GRENFELL TOWER INQUIRY – Phase 2 Opening Statements

by ukcivilservant

It must have been heart-rending to listen to the lawyers representing the organisations responsible for the Grenfell Tower refurbishment.  Astonishingly – or maybe not? – only one of them accepted that their client had made any mistakes. The BBC’s inquiry podcast recounted how representatives for the bereaved survivors and residents reacted as follows:-

Sam Stein:

  • “The companies responsible killed those 72 people as sure as if they’d taken careful aim with a gun and pulled the trigger.
  • Those companies responsible killed when they criminally failed to consider the safety of others.
  • They killed when they promoted their unsuitable dangerous products in the pursuit of money and a place within the market.
  • And they killed when they entirely ignored their ultimate clients, the people of the Grenfell Tower.
  • When hearing the evidence about these companies and when watching them wriggle on the hook during these hearings, let us not forget who they killed and the bereaved who have been left behind.”

Stephanie Barwise:

  • “The behaviours of arrogance and complacency which caused the disaster at Grenfell still rage unchecked among many of the core participants.” …
  • “They either did not think about compliance at all or many of those who did address it seemed to have understood what was required and ignored it.
  • This is one of the more troubling emerging themes. That many of the professionals and contractors wilfully failed to comply with the regulations or statutory guidance despite being fully aware of and understanding the guidance”.

What about the local council?  They were the only group clearly to recognise that were responsible for failings in their actions:  The BBC reported as follows:

… So, finally, we come to the people who were meant to check the design met building regulations. Building control was a department within the local council, the Royal Borough of Kensington and Chelsea. It represents the last opportunity to spot the errors of a design team and stop the unsafe design being built.

RBKC’s legal representative read from a long list of Building Control’s failures.

  • “Building Control did not have a formal procedure for tracking the progress of applications for building control approval.
    • There was no requirement for it to have such a procedure, but the Council accepts that building control should have had one, and that had one been in place it would have reduced the likelihood of aspects of the application or the building control approval process being overlooked.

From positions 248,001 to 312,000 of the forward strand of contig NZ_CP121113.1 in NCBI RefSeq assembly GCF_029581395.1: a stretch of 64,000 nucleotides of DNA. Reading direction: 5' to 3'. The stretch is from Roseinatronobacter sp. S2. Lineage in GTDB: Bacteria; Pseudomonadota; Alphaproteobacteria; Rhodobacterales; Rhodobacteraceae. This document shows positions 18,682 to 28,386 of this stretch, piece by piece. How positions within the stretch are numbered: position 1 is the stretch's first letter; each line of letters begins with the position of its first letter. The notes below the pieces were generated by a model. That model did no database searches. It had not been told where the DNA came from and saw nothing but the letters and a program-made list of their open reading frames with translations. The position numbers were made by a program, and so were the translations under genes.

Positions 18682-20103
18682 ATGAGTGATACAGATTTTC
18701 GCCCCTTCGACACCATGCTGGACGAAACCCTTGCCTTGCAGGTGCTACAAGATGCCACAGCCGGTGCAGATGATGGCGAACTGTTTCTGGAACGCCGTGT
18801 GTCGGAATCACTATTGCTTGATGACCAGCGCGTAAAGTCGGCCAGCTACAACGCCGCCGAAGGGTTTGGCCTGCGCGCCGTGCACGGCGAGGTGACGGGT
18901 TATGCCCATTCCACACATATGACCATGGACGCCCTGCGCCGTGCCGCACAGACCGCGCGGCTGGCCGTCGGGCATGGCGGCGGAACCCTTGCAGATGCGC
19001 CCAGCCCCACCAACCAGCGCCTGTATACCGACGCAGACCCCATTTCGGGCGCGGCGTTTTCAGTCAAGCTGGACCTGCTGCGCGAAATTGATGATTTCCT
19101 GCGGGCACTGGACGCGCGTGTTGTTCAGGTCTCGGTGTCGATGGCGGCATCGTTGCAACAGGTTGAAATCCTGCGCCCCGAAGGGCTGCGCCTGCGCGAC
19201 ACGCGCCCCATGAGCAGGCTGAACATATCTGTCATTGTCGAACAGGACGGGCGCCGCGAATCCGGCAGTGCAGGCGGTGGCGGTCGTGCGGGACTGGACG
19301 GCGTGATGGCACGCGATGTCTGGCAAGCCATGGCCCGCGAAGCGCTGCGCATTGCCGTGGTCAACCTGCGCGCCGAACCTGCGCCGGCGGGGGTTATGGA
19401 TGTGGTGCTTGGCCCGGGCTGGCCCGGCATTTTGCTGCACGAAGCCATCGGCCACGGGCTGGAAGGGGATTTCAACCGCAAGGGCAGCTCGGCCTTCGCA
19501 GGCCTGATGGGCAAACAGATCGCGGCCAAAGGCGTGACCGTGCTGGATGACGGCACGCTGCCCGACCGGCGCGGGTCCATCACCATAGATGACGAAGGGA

• Building Control failed to issue a decision notice following receipt of the full plan’s application.
  • Building Control failed to ask for comprehensive details of the cladding system including the crown.
  • The last Exova fire safety strategy received by Building Control was Issue 3 dated November 2013. Building Control failed to request an up to date version of this document.
  • Building Control failed to identify that the insulation materials used in the cladding system were not of limited combustibility and therefore did not satisfy the requirements of Approved Document B.
  • Building Control failed to recognise that insufficient or no cavity barriers to seal the cavities and openings in the walls, including around the windows, had been indicated on the plans submitted to it.
  • Building Control issued a completion certificate on the 7th of July 2016. It should not have done so.
  • The council apologises unreservedly for these failings.”

RKBC also pointed out that the same cladding material used on Grenfell has been found on hundreds of buildings across the country. They argue this last line of defence has not just failed in their borough.

“This is not just a local problem this is a national problem and it will require national solutions.”

Martin Stanley
Editor – Understanding Regulation
and – The Grenfell Tower Fire